• Make routine preventative dentistry appointments to ensure proper cleaning. A dentist may also extract hardened plaque or tartar that brushing alone cannot remove.
  • Treat diabetes, as well as any other underlying medical condition that can weaken the immune system and increase the risk of infection.
  • Visit your dentist for treatment for cavities as soon as possible before bacteria can enter deeper structures of the tooth.
  • A tooth abscess is a pocket of pus that occurs as a result of a bacterial infection within the tooth, gum, or jaw.

Tooth abscesses may form as a result of tooth decay, gum disease, or oral trauma. The infection can spread throughout the body, so it’s important to visit your dentist immediately if you’re experiencing a tooth abscess. Contact College Hill Dental Group for quality dental services in Easton, PA.

Invisalign FAQ

Invisalign FAQ - Easton PA

Invisalign FAQs

A bright and beautiful smile is a must in today’s digital world where practically everything is captured on camera. Invisalign is a popular orthodontic treatment that is used to straighten teeth over time. Below, Dr. Dave Moghadam, answers Invisalign FAQs. 

What’s the Invisalign?

Invisalign is a great alternative to braces. It allows patients to go through treatment without bulky, metal brackets and wires. So, how does it work? When you visit our dental office in Easton, PA, we will use a 3D imaging technology to create a custom treatment plan. Here, we will show you how your teeth will be positioned once treatment is over. Then, you’ll be given your first series of aligners, which will slowly move your teeth over time. Every so often you’ll need to switch out your trays for the next set. 

What Are The Invisalign Liners Made Of?

Simple aligners are made of lightweight plastic called SmartTrack®, specifically designed for Invisalign treatments. Aligners are FDA-approved and do not contain BPA, BPS, latex or gluten.

What problems can Invisalign deal with?

Patients often ask us which dental problems Invisalign clear aligners can fix. Most dental concerns can be fixed with Invisalign. However, Invisalign isn’t for everyone. Talk to your dentist in Easton, PA, about whether or not your unique smile can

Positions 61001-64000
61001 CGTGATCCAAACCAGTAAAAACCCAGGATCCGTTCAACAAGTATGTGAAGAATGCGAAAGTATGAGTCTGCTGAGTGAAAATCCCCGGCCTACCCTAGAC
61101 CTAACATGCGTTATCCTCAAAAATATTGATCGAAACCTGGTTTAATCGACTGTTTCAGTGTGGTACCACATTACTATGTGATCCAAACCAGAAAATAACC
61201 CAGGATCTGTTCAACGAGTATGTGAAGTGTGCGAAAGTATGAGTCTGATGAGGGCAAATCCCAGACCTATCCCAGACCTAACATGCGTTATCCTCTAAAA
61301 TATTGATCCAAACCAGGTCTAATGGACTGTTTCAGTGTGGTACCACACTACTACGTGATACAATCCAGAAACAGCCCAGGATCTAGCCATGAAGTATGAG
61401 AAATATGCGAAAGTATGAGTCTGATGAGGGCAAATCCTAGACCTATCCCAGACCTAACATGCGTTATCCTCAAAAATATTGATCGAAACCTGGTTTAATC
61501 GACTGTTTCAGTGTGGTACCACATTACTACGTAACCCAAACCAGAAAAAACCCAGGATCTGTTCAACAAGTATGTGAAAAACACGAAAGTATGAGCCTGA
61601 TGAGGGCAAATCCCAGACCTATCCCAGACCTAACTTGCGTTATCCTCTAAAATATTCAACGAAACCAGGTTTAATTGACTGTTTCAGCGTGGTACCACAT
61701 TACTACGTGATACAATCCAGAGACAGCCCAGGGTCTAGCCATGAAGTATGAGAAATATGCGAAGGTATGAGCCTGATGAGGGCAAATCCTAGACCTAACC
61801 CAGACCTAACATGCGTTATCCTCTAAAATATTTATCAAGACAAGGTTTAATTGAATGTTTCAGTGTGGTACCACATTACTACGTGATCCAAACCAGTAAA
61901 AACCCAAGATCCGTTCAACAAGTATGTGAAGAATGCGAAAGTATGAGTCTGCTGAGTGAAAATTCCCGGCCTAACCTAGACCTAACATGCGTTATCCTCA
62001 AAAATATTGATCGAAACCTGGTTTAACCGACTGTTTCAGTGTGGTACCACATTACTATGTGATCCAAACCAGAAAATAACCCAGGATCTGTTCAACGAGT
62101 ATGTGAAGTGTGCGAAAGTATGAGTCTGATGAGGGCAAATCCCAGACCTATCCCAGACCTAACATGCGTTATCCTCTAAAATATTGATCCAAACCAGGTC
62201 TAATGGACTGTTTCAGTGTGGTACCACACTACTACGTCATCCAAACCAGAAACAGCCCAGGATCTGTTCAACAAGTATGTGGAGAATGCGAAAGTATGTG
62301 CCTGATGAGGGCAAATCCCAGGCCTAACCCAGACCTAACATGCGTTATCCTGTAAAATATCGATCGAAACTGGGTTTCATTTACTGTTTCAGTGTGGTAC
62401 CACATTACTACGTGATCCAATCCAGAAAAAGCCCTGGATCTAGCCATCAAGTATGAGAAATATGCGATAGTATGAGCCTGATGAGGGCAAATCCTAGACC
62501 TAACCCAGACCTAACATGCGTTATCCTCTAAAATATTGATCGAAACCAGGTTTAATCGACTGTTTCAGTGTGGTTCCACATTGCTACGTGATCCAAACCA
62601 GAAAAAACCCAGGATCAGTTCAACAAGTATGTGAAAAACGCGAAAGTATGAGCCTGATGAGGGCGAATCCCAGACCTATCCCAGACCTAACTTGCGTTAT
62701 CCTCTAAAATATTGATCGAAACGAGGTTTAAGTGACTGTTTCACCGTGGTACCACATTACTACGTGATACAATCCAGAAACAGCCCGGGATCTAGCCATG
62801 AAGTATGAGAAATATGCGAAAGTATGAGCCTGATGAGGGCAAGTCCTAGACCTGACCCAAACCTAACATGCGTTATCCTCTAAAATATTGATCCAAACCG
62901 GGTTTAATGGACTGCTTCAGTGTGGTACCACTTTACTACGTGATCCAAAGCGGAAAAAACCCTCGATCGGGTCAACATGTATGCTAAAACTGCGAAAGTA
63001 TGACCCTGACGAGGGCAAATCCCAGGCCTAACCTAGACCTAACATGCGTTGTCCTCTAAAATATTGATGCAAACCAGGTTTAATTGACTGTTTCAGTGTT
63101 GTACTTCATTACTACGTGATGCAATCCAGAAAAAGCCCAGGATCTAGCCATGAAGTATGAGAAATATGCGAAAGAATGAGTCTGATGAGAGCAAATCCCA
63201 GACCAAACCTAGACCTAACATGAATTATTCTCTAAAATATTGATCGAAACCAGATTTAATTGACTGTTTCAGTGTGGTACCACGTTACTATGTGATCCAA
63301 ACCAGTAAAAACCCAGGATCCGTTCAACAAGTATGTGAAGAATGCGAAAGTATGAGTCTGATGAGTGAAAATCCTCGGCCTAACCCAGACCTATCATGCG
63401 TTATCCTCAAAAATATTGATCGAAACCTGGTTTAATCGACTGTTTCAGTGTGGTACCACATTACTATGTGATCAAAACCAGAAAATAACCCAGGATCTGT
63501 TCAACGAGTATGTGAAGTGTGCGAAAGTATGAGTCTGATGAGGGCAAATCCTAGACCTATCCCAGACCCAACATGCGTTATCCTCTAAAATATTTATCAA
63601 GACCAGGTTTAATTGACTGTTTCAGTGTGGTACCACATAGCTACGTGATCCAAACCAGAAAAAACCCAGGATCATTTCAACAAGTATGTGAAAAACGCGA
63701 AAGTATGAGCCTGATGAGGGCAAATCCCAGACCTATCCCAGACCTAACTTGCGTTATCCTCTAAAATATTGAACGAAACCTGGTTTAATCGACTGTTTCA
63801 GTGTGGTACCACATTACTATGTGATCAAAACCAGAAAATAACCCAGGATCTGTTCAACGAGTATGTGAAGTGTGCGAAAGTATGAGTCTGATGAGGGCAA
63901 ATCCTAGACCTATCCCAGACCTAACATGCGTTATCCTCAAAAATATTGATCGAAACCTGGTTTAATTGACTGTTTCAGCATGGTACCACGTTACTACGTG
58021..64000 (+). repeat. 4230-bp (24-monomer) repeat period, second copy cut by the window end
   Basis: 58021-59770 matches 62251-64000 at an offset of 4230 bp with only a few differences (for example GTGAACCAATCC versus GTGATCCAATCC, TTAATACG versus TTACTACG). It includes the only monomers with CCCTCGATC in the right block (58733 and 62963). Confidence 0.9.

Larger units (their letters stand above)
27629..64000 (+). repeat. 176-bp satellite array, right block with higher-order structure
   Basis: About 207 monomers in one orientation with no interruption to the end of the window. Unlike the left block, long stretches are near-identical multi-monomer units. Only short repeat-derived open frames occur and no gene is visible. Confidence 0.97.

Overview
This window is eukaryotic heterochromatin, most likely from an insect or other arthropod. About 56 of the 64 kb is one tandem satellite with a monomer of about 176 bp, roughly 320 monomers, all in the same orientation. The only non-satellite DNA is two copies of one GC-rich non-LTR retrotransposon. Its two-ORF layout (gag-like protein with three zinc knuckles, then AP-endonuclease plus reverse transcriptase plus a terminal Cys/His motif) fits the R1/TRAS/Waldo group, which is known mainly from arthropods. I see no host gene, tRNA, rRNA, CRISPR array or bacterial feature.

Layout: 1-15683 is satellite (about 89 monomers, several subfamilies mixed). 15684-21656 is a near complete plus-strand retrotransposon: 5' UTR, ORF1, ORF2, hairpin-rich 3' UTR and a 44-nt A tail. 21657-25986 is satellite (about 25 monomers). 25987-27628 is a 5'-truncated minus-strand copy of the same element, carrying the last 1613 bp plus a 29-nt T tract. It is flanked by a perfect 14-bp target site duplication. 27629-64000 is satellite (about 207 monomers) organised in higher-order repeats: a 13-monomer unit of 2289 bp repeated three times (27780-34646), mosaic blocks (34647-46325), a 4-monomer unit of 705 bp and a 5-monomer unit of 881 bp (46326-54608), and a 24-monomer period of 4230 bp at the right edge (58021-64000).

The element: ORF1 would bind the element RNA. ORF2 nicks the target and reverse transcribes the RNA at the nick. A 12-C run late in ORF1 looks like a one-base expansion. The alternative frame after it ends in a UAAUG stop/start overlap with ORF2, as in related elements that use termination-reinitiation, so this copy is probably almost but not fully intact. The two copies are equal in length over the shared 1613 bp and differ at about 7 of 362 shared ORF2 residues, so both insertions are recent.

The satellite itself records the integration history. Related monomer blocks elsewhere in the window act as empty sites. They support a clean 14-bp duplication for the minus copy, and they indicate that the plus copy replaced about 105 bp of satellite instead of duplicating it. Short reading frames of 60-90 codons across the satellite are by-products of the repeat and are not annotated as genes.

Invisalign can fix: 

  • Crowded teeth
  • Overbite
  • Underbite
  • Crossbite
  • Tooth Gap

Who’s the Invisalign for?

As mentioned before, Invisalign isn’t for everyone. The perfect candidate for Invisalign is usually adults or teenagers. Children who have lost all of their baby teeth can use Invisalign. However, our friend Dr. Hoang, a dentist in Bethlehem, GA, points out that children aren’t as responsible, so taking on Invisalign may be too big of a responsibility for them since they will need to take them out in between meals.

What Are the Advantages of Invisalign?

There are so many advantages to Invisalgin, says Dr. Dave. Not only is Invisalign transparent and discreet, but they’re also removable! It eliminates the inconvenience of brushing, flossing, and eating with traditional braces. Most patients choose Invisalign aligners because hardly anyone notices they’re going through an orthodontic treatment.

What’s the Right Way toTake Care of  My Aligners?

Many dentists in Easton, PA, will recommend using an Invisalign Cleaning Device to eliminate germs. You should also gently brush and rinse your clear aligners with toothpaste and warm water. Dr. Dave doesn’t recommend rinsing with hot water in case your custom aligners warp. 

Is Invisalign Going to Straighten My Teeth If I’ve Had Braces in The Past?

Yes! This is actually pretty common. If you don’t take good care of your teeth after braces, there’s a chance that they shift out of place. Invisalign can fix a lot of simple and complex problems. Contact College Hill Dental Group today for an Invisalign consultation!